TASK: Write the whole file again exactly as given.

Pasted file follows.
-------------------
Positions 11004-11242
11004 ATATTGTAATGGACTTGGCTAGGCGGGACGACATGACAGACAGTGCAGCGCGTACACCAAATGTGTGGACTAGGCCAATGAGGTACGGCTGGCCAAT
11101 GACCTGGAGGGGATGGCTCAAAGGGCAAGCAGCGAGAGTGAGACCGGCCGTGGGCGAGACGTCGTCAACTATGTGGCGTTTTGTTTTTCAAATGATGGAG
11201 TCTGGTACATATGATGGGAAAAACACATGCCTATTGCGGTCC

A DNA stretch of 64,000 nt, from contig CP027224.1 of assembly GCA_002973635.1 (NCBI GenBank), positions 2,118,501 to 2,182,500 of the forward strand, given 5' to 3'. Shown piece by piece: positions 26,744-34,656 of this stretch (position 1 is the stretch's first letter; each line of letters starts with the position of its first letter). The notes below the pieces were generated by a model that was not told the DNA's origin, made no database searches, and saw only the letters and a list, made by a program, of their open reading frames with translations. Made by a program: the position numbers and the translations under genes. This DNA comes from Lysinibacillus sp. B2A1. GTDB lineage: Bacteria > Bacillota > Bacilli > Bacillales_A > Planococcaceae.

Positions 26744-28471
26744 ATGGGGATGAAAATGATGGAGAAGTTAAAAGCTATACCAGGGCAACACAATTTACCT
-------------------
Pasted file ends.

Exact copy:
Positions 11004-11242
11004 ATATTGTAATGGACTTGGCTAGGCGGGACGACATGACAGACAGTGCAGCGCGTACACCAAATGTGTGGACTAGGCCAATGAGGTACGGCTGGCCAAT
11101 GACCTGGAGGGGATGGCTCAAAGGGCAAGCAGCGAGAGTGAGACCGGCCGTGGGCGAGACGTCGTCAACTATGTGGCGTTTTGTTTTTCAAATGATGGAG
11201 TCTGGTACATATGATGGGAAAAACACATGCCTATTGCGGTCC

A DNA stretch of 64,000 nt, from contig CP027224.1 of assembly GCA_002973635.1 (NCBI GenBank), positions 2,118,501 to 2,182,500 of the forward strand, given 5' to 3'. Shown piece by piece: positions 26,744-34,656 of this stretch (position 1 is the stretch's first letter; each line of letters starts with the position of its first letter). The notes below the pieces were generated by a model that was not told the DNA's origin, made no database searches, and saw only the letters and a list, made by a program, of their open reading frames with translations. Made by a program: the position numbers and the translations under genes. This DNA comes from Lysinibacillus sp. B2A1. GTDB lineage: Bacteria > Bacillota > Bacilli > Bacillales_A > Planococcaceae.

Positions 26744-28471
26744 ATGGGGATGAAAATGATGGAGAAGTTAAAAGCTATACCAGGGCAACACAATTTACCT